• Last modified 695 days ago (June 25, 2020)


Delayed funerals swamp mortuaries

Staff writer

When Brad Yazel looks at his board of upcoming funeral services, he sees an approaching explosion in the next few months.

Yazel-Megli Funeral Home in Marion has 22 pending services, all likely to happen before September, co-owner Yazel said Tuesday.

“That’s a lot,” he said. “For Marion that’s 25% of our entire business for the year.”

Jared Jost of Jost Funeral Home in Hillsboro is unsure how much his business might swing.

He has noticed a great amount of gratitude from clients while dealing with COVID-19 concerns.

“It’s made people appreciate being able to gather for a public service,” he said. “I think we took it for granted before this. In the grieving process, that’s an important part of it — having that public time and offering condolences to grieving family members.”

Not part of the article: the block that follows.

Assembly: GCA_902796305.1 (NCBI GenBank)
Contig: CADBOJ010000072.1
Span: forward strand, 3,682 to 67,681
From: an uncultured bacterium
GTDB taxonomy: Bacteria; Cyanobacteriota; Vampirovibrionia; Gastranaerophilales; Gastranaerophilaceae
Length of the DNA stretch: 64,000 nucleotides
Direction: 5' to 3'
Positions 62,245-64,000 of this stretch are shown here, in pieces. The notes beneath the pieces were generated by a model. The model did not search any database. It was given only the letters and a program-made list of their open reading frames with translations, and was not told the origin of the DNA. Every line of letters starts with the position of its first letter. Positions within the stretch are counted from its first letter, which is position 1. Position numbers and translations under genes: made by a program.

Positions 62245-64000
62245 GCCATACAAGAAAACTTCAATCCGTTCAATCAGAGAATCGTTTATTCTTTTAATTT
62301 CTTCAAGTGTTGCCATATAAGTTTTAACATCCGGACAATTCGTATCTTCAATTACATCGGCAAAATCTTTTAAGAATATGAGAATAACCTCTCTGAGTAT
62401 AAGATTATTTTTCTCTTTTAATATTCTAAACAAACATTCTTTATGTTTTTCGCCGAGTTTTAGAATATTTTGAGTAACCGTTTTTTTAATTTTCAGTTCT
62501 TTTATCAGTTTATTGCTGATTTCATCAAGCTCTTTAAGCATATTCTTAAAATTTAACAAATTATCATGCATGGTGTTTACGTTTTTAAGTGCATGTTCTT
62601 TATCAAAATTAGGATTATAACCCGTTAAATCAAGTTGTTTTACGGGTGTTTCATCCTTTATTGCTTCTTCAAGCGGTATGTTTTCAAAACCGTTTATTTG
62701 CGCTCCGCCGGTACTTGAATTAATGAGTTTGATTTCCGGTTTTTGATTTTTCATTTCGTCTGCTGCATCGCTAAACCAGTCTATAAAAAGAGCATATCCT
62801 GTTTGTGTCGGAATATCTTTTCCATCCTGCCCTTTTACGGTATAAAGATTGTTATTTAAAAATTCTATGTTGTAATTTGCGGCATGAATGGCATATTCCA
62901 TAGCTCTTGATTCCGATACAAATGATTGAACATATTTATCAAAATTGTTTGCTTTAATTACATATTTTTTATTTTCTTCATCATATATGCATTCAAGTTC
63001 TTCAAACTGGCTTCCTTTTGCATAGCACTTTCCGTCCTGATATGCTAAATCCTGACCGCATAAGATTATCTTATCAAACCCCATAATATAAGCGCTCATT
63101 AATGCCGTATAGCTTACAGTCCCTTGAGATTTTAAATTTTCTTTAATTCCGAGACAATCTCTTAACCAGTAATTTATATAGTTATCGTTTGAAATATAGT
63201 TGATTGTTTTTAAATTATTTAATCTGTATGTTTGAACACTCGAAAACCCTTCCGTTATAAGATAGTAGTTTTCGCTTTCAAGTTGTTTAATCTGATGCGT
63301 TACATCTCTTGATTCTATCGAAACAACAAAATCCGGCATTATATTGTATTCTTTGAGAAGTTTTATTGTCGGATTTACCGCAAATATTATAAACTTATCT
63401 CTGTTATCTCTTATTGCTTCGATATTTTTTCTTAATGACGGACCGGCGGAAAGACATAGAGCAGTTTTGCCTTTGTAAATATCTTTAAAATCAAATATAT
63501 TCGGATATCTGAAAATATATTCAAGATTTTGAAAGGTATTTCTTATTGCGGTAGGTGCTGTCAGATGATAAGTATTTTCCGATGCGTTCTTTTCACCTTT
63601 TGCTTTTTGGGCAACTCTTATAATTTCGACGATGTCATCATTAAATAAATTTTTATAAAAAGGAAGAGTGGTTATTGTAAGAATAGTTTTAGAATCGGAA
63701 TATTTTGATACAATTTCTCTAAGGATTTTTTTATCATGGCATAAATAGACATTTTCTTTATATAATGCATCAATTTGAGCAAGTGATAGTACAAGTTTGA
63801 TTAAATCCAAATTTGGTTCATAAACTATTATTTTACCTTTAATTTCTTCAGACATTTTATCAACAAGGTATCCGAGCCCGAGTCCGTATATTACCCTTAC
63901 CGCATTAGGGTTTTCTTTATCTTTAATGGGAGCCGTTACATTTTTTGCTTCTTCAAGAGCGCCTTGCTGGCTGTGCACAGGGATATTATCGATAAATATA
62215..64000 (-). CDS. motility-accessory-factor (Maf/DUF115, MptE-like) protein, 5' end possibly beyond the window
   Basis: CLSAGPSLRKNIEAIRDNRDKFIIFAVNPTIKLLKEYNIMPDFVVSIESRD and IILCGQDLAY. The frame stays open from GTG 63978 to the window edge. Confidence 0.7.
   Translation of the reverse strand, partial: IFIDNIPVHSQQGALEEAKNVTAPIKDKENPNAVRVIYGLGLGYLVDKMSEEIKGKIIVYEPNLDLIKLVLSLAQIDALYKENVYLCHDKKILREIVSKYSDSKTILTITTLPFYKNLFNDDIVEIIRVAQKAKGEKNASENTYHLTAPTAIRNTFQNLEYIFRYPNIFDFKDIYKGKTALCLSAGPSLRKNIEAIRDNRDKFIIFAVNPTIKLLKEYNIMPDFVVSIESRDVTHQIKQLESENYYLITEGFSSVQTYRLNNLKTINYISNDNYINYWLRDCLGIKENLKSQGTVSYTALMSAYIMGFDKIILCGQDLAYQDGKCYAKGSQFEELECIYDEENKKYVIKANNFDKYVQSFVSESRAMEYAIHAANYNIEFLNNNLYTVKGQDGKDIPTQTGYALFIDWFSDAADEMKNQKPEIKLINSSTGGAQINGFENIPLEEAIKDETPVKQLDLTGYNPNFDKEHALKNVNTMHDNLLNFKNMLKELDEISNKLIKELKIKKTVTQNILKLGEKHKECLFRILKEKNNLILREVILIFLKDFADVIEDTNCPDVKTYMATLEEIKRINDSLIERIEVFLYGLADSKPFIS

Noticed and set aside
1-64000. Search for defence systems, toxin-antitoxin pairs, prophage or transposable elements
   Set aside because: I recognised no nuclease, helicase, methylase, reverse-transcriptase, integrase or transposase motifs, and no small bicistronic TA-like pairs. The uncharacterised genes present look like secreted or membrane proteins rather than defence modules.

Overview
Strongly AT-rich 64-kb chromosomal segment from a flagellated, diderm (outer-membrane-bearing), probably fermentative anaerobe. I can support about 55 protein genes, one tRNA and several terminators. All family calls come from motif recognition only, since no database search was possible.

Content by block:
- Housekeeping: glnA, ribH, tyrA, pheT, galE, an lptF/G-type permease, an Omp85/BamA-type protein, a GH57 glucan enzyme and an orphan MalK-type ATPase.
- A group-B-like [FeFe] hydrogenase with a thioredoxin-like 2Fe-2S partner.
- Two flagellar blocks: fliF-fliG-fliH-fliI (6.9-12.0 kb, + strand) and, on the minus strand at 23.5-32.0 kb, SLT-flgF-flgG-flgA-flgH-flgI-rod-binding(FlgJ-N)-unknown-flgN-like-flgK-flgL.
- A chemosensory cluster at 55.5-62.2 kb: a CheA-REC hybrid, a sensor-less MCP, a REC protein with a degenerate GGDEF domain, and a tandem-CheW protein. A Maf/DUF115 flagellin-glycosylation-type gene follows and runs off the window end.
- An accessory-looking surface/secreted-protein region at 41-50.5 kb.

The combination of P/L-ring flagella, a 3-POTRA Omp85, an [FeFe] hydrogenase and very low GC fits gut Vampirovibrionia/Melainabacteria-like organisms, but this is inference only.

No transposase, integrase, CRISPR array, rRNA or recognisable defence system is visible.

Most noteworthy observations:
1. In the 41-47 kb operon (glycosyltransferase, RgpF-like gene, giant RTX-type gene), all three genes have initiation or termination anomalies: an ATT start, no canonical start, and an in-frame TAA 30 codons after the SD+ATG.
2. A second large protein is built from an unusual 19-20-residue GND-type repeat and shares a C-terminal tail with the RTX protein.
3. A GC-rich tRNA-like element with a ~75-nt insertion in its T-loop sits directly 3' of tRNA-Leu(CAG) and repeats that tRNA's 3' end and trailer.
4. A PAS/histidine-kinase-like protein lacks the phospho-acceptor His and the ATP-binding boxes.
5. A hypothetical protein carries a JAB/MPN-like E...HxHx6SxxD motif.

Baker Funeral Home, which has a location in Peabody, could not be reached for comment.

Not being able to receive closure can make a discernible difference for family members and even can affect health.

Maintaining family members’ well-being as top priority is a quality that permeates between all funeral homes, Yazel said.

“That’s the reason we still get up at 2 o’clock in the morning, put a suit on, and go pick somebody up,” he said. “If we didn’t really care about that, we wouldn’t do it. Every one of us is deeply concerned that we’re doing the right thing for folks. I know Jared shares that, too.”

Though coming weeks look packed, that doesn’t mean services are picking up steam yet.

“It’s slow,” Jost said. “Families and the public are cautious. That’s the best word to use in opening back up.”

Jost sees local churches as a precedent for opening up because funeral homes work closely with churches.

“Hopefully we’ll continue to open back up and this will all get behind us,” Jost said.

Whether Jost is busier with services during the week or on weekends goes in spurts.

Yazel, on the other hand, saw a gradual increase in the number of weekend funerals. He expects that to continue as daily life gets back to normal, particularly with how many services are pending.

“We’re in the business to serve,” he said. “We’ll make our weekend happen when we can make it happen. Right now with all the other businesses having trouble and struggling, we’re going to take care of them whenever they want.”

Last modified June 25, 2020